At the NFL Annual Meeting on Tuesday, the league’s Competition Committee abolished all forms of chop blocking — a move that was predictably endorsed by defensive players and coaches and derided by offensive linemen and coaches.
So what does this mean for the college game?
At last check of the NCAA rule book, low blocking — when an offensive player addresses the defender below the knees from the front side — remains permissible when it’s a one-on-one encounter, and the defender hasn’t engaged with another blocker at the same time.
Here’s the precise wording from the National Football Foundation (circa 2013):
Imagine a zone that extends seven yards from the snapper toward each sideline, goes five yards into the defensive secondary and in the other direction goes all the way back to the offensive team’s end line. Before a change of possession, a back who is stationary inside the tackle box and a lineman inside the seven-yard zone may legally block below the waist inside this zone until the ball has left it. Everyone else on the offensive team may legally block below the waist only — if the block is clearly to the front of the opponent.
When factoring in the entire scope of college football, the above ruling should stay in the book.
Why? Well, there are countless September Saturdays when Power 5 programs (SEC, Big Ten, Big 12, Pac-12, ACC) routinely handle schools from the Group Of Five leagues (American Athletic, Mountain West, Mid-American Conference, Conference USA, Sun Belt) or FCS opponents — relying on prohibitive advantages with size (height/weight), strength, athleticism, depth and raw talent to rack up victories.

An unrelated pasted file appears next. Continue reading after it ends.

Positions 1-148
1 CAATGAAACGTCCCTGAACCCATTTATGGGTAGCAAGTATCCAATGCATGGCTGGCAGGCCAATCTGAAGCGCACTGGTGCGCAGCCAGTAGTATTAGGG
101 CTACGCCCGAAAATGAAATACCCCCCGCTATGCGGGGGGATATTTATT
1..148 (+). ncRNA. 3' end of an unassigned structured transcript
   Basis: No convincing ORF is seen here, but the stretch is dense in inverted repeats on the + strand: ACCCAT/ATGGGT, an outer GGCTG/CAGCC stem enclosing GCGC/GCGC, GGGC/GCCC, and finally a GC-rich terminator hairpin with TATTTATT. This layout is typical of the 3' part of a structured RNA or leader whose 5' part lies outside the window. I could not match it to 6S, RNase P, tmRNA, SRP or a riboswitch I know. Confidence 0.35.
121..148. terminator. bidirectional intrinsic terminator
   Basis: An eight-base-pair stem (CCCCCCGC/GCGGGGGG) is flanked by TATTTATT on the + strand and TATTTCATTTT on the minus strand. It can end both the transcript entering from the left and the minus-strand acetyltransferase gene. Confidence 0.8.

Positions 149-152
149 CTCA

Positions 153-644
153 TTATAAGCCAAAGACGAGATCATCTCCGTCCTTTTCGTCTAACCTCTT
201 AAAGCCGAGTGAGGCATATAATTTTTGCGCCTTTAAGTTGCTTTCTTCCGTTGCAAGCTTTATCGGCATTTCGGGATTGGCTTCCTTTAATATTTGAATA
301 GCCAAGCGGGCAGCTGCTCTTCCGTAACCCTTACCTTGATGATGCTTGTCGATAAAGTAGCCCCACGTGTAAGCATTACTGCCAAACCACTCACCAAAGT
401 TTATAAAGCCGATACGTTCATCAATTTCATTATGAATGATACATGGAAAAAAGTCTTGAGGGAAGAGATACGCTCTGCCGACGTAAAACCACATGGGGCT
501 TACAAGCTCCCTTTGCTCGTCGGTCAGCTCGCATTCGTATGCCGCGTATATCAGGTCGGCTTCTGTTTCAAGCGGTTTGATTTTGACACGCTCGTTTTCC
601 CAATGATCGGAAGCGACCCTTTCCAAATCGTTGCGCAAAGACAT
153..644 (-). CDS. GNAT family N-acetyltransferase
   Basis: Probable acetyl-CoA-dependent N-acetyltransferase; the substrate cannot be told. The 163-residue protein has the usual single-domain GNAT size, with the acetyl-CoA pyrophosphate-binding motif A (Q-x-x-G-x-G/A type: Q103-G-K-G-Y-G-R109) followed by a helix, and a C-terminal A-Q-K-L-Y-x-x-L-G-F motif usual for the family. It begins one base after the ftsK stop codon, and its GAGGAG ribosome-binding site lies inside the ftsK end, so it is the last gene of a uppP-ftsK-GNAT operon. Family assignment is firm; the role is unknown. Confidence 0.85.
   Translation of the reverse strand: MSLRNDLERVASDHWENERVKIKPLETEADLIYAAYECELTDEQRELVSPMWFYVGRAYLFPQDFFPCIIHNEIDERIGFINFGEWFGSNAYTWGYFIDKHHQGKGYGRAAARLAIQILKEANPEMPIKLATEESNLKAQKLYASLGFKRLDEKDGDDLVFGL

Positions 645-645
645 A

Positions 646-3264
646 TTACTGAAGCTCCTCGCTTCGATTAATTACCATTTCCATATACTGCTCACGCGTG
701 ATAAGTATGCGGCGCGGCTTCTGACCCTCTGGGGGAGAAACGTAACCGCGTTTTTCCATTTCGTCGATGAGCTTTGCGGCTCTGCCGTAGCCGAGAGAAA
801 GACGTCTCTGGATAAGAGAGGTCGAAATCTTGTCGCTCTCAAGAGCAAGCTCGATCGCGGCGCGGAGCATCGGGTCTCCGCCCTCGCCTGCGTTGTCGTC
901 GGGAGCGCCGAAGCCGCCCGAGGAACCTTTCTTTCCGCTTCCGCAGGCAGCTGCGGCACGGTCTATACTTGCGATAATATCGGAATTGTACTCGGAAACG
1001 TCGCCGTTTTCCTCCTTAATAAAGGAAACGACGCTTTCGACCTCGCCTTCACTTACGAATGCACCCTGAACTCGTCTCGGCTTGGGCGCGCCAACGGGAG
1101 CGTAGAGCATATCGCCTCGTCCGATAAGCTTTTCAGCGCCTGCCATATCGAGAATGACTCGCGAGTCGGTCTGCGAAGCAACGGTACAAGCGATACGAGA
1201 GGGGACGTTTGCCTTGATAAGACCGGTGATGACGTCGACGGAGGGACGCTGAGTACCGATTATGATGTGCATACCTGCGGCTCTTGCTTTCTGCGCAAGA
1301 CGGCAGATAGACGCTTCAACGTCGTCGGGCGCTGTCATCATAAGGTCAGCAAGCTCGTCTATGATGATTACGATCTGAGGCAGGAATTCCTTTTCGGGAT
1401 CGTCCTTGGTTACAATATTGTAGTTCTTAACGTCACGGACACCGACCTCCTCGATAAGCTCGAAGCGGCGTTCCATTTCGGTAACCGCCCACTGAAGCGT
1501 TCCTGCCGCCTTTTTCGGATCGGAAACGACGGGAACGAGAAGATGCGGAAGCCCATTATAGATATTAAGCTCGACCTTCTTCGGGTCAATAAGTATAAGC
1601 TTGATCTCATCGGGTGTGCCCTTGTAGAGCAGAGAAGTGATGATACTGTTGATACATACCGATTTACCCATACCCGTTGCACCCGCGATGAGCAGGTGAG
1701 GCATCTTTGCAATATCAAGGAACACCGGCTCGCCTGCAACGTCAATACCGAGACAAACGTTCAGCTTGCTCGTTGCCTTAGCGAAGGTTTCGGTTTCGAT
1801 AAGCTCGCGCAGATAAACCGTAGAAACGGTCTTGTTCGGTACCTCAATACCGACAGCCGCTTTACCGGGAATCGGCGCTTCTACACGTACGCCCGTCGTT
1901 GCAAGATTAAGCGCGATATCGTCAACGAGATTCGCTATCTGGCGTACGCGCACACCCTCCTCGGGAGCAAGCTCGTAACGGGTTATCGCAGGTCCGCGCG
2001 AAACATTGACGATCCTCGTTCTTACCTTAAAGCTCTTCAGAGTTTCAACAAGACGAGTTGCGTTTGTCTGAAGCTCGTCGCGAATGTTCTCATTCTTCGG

As such, it can be a great hindrance to the smaller schools with lesser resources.
Take Air Force, for example. The academy team can ostensibly recruit offensive linemen of a certain size (ones who presumably fit into fighter jets).
To nullify that gridiron negative, the Falcons’ linemen are known for low blocking their bigger opponents — with the intent of initiating contact in all cases and never engaging defenders low from the back side.
That mentality also rings true for FBS schools. If they have any chance of knocking off college football’s most powerful conferences, the process must involve the act of making opposing defenses uncomfortable — either via spread, up-tempo offenses or legal low-blocking measures in the trenches.
“If (every college offensive linemen) weighed 325 pounds, we might do it differently,” Air Force O-line coach Clay Hendrix told The Gazette last summer. “(The power programs) don’t lose weight for us. They don’t mind getting a sixth year of eligibility, when we don’t even get five. I’ve always thought the good teams, they don’t complain about it.”
Which begs the question: Should SEC officials take a page out of the NFL playbook and abolish all chop or low blocks during conference games?
That rationale serves a transitional purpose: If the SEC programs are time-tested feeding grounds for the NFL, shouldn’t the conference adapt to the updated professional rules — when the competing teams/players are similar in size and talent?
On the plus side, it would ease the minds of SEC defenders, knowing that low/chop blocks would be prohibited in league play — likely covering the conference championship and bowl games, as well.
It would also help these NFL-caliber athletes assimilate to the professional rules long before entering that arena. (By extension, it would hasten their learning curve with NFL playbooks.)
On the down side, the risk for injury would still be prevalent during September (and late November non-conference) games, with smaller schools residing on the schedule.
Of course, the Power 5 teams aren’t obligated to schedule smaller and presumably weaker opponents three or four times per year; but that’s a debate for another day.
Jay Clemons, the 2015 national winner for “Sports Blog Of The Year” (Cynopsis Media), has previously written for SI.com, The National Football Post, Bleacher Report and FOX Sports.